Introduction: The effects of spatial memory on Alzheimer’s disease (AD) pose a great hazard to the emotional and physical wellbeing of the patient and their families, affecting more than 60% of individuals with AD. This review explores the neuropathological and biological foundations of spatial memory with relation to AD.
Methods: The results in the 11 papers (7 animal studies, 4 clinical studies) will be described, examined, and compared with each other, and attempt to pinpoint areas for future research.
Results: Results from animal studies showed that neurotransmitter function, protein function, and calcium regulation are all impaired by AD, which lowers the spatial memory and cognition in animals. In clinical studies, it was found that the medial temporal lobe (MTL) regions, including the hippocampus, amygdala, and entorhinal cortex, are compromised by AD and relate to spatial memory performance.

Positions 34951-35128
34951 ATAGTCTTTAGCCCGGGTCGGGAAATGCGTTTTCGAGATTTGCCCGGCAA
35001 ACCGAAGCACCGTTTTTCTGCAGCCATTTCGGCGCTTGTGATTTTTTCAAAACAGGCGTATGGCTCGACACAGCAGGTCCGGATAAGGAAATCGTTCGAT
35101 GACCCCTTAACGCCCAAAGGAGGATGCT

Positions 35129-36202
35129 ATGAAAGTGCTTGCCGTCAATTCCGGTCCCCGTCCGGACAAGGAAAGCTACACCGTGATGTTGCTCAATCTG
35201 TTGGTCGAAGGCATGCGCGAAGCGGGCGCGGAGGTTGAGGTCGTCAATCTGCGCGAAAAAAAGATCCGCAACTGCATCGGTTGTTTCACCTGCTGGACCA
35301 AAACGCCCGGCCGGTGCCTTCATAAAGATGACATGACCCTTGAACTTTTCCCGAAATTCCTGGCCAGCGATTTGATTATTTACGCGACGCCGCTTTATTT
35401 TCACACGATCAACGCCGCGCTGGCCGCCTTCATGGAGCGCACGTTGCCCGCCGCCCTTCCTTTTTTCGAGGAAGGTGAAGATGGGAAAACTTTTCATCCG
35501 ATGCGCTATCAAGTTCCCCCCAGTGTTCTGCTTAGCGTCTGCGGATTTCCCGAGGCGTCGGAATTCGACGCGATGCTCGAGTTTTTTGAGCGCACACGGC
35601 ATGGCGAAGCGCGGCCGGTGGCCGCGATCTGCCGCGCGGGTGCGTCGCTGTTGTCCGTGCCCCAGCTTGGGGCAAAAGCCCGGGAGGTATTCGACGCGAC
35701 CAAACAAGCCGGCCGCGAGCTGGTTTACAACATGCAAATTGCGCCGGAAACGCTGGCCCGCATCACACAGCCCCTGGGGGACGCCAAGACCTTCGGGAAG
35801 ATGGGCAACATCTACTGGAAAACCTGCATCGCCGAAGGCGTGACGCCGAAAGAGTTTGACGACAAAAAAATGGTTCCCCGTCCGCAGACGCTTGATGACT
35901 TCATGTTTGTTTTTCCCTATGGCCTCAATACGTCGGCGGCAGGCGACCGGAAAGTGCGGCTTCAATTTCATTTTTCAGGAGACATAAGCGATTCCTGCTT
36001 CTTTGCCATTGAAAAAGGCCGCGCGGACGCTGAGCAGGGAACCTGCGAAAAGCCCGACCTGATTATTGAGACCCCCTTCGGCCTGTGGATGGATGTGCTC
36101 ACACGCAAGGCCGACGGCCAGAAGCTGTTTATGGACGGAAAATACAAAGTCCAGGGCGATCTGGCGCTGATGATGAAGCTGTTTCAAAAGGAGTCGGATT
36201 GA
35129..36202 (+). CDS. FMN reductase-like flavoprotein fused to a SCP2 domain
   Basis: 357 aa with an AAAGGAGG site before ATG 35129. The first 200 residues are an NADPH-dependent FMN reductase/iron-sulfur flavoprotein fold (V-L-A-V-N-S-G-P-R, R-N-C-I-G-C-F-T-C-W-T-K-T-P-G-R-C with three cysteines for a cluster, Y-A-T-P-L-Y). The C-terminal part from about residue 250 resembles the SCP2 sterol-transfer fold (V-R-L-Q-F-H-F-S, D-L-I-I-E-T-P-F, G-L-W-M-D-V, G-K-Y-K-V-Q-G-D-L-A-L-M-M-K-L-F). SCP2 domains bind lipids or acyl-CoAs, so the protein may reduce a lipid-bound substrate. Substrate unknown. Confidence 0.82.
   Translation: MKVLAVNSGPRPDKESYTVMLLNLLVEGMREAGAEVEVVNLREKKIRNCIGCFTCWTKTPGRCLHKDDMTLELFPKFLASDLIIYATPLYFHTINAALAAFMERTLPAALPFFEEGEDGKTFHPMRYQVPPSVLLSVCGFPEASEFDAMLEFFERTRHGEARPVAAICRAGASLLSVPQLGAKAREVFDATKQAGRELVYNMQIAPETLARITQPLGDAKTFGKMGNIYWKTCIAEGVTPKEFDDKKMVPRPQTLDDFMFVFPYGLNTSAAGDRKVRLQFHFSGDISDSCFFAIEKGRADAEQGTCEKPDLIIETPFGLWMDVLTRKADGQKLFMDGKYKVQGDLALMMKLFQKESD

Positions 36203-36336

Discussion: This review concluded that more clinical research should be conducted around spatial memory, and animal research can explore the role of protein function given the relevance of neuropathology in AD.
Conclusion: With the information collected in this review, future steps can be taken to explore the intricacies of spatial memory and AD. Moreover, this review also poses a useful reference for other researchers examining the relation between spatial memory and AD.
This work is licensed under a Creative Commons Attribution 4.0 International License.